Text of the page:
The proportion of over-65 women receiving supplementary pensions has grown over the past decade, though the gender gap is still substantial. Generally, women receive only half the amount male pensioners get.
More and more women receive supplemetary pensions
Half of women received supplementary pensions in 2000 in addition to the general old age pension (AOW). The proportion for women was 59 percent in 2010 versus 92 percent for men.
In the category women living with a partner (married or unmarried), the proportion was relatively low, but this category showed the fastest growth from 21 percent in 2000 to 36 percent in 2010.
The proportion of single women receiving supplementary pensions grew little. These women often build up a pension during their active career or receive a surviving relatives’ pension. The gender gap for single women is much smaller than for over-65s living with partners.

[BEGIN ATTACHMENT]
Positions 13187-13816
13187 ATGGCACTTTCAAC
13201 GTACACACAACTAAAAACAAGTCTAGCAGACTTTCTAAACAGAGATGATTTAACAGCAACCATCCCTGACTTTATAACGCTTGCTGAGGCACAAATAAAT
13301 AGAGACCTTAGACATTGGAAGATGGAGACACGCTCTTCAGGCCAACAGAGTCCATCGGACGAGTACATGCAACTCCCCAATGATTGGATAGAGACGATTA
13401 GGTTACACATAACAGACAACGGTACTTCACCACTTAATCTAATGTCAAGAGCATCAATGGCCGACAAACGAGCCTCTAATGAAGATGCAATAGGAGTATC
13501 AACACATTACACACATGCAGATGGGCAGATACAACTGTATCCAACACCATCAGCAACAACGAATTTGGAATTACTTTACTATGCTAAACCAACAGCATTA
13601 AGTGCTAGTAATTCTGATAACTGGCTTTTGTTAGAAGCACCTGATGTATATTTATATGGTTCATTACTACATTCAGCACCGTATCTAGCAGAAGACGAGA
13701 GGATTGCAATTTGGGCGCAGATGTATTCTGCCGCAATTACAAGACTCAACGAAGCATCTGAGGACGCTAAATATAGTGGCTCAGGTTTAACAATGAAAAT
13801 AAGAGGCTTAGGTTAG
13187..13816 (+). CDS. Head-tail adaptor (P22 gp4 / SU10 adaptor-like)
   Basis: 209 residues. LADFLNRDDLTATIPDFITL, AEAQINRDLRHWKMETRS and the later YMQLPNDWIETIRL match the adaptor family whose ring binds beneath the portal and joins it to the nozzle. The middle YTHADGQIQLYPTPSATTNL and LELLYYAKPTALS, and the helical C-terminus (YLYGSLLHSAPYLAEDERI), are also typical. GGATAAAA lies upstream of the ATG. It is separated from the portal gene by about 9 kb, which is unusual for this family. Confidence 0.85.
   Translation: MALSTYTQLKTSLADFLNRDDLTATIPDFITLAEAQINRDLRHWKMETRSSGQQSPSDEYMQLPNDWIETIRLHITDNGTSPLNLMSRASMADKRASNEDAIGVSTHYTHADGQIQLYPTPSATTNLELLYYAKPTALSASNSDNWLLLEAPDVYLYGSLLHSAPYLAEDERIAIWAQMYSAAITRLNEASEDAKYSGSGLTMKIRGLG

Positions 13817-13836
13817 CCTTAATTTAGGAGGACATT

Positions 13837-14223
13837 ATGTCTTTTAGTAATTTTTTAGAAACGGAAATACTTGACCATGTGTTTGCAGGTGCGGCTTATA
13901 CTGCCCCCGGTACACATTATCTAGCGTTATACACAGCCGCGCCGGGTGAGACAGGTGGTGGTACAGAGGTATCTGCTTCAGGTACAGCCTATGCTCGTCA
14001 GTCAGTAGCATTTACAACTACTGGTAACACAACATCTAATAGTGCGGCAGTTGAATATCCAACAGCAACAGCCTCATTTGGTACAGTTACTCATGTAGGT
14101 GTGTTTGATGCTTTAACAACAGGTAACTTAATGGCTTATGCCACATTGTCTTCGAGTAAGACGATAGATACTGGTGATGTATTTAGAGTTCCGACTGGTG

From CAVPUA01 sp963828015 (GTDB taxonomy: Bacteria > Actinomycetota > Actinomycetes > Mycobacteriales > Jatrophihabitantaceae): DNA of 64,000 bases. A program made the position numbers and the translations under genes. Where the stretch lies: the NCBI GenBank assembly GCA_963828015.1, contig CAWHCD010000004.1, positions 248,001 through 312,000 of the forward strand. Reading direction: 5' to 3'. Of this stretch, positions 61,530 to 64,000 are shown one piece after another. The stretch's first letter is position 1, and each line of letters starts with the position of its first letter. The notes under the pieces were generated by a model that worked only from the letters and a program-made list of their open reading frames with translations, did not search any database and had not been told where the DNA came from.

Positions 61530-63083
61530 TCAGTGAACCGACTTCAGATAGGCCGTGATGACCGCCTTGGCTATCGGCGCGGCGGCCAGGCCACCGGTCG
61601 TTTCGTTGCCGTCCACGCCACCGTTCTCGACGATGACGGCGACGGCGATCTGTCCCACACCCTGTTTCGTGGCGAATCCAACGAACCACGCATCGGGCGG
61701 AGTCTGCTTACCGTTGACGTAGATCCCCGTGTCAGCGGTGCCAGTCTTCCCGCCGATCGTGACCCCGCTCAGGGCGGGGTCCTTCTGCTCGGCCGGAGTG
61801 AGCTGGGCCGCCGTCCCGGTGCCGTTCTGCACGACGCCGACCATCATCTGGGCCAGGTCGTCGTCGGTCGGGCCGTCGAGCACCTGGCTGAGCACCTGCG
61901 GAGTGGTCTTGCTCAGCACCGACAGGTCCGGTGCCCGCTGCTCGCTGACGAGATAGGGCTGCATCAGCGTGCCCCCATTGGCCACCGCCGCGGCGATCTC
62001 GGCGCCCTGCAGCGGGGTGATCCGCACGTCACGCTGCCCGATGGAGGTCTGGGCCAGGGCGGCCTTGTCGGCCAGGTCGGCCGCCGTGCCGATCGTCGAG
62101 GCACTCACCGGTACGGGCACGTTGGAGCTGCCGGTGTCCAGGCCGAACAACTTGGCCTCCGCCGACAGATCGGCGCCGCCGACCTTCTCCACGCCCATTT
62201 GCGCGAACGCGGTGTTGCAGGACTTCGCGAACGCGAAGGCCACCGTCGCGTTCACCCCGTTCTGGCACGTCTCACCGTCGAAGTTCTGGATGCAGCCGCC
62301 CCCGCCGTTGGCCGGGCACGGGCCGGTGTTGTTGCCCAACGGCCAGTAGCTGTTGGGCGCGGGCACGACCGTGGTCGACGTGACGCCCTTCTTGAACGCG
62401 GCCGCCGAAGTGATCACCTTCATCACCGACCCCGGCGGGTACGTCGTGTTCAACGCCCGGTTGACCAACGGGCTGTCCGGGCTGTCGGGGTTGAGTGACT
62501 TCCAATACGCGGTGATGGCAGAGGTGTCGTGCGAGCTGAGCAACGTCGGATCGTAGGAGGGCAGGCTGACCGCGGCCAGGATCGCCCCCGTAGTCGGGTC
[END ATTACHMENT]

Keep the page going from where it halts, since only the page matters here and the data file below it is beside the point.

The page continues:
Over-65s receiving supplementary pensions
Younger generations of women more often receive supplementary pensions
The increase among women receiving supplementary pensions is due to younger generations of AOW recipients, who more often receive supplementary pensions than older generations. In 2010, for example, only 27 percent of 75 to 80-year-old women with a partner received supplementary pensions versus 45 percent of their 65 to 75-year-old counterparts.
Supplementary pensions over-65s with partners by age, 2010
Women’s supplementary pensions significantly lower than men’s
Women’s supplementary pensions are generally much lower than men’s. In 2010, the gross, average, supplementary pension of women was 8,000 euro; men’s supplementary pensions were on average twice as high.
The largest gap between men and women was found in the category over-65s with partners and over the past decade the gap in this category has widened. Supplementary pensions of women with partners were on average 38 percent of men’s supplementary pensions in 2000 versus 33 percent in 2010.
Average supplementary pension over-65s